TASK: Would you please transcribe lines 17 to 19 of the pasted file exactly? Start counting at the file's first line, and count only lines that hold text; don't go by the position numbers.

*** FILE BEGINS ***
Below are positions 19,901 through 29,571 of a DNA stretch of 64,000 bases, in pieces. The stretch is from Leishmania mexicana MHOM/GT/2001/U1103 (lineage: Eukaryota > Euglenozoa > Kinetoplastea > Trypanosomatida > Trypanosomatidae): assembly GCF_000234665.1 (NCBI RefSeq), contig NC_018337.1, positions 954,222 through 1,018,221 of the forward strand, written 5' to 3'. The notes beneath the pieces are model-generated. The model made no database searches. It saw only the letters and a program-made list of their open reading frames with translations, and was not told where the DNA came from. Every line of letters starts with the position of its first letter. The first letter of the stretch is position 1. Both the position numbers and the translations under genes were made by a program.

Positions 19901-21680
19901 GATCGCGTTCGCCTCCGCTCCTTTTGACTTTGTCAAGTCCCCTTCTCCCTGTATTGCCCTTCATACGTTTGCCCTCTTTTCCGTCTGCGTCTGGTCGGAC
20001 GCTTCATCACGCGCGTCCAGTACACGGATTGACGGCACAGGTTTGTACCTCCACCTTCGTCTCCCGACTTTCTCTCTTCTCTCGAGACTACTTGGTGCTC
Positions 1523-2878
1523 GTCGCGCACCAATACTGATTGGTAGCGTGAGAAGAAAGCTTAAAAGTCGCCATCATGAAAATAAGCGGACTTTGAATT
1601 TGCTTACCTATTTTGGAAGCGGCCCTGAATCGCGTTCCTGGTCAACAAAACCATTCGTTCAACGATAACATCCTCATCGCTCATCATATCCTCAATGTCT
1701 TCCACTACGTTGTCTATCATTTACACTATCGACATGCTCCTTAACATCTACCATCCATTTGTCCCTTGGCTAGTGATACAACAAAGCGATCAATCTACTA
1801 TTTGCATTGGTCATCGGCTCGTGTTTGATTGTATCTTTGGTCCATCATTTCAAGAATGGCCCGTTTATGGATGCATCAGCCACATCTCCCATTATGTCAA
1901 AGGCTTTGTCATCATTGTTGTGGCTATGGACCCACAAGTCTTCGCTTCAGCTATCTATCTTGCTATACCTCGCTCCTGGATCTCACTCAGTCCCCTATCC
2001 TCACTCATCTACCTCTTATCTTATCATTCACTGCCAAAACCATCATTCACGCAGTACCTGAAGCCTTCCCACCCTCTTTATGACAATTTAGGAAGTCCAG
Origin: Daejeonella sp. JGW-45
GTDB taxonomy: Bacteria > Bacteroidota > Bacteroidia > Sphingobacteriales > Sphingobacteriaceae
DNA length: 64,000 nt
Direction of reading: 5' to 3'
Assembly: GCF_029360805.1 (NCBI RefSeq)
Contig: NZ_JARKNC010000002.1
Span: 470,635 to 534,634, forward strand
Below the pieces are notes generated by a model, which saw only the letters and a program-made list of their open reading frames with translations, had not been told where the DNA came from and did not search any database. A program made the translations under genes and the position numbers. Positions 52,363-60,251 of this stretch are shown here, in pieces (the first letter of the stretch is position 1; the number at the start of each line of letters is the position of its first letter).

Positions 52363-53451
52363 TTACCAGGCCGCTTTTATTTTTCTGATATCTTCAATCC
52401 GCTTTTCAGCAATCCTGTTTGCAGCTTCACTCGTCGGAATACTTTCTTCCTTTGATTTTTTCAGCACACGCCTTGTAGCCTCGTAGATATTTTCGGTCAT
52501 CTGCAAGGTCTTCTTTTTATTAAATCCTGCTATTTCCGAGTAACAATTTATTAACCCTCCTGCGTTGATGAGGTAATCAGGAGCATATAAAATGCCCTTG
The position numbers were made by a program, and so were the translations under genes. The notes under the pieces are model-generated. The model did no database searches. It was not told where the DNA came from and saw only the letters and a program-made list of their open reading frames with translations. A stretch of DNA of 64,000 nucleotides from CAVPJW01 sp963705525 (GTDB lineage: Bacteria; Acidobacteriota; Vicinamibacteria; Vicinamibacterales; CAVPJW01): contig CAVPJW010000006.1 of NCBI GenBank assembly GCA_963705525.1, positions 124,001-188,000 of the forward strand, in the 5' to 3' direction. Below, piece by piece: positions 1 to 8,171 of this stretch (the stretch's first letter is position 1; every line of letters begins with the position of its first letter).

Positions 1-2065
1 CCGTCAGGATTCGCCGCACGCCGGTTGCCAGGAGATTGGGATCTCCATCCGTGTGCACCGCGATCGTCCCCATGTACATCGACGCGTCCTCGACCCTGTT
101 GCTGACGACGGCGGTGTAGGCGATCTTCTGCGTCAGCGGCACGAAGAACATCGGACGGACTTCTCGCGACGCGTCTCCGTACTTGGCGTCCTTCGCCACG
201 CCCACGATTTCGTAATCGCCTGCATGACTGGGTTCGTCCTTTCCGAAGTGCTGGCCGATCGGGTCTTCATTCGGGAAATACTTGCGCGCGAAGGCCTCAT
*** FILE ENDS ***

Contig: NZ_JARKNC010000002.1
Span: 470,635 to 534,634, forward strand
Below the pieces are notes generated by a model, which saw only the letters and a program-made list of their open reading frames with translations, had not been told where the DNA came from and did not search any database. A program made the translations under genes and the position numbers. Positions 52,363-60,251 of this stretch are shown here, in pieces (the first letter of the stretch is position 1; the number at the start of each line of letters is the position of its first letter).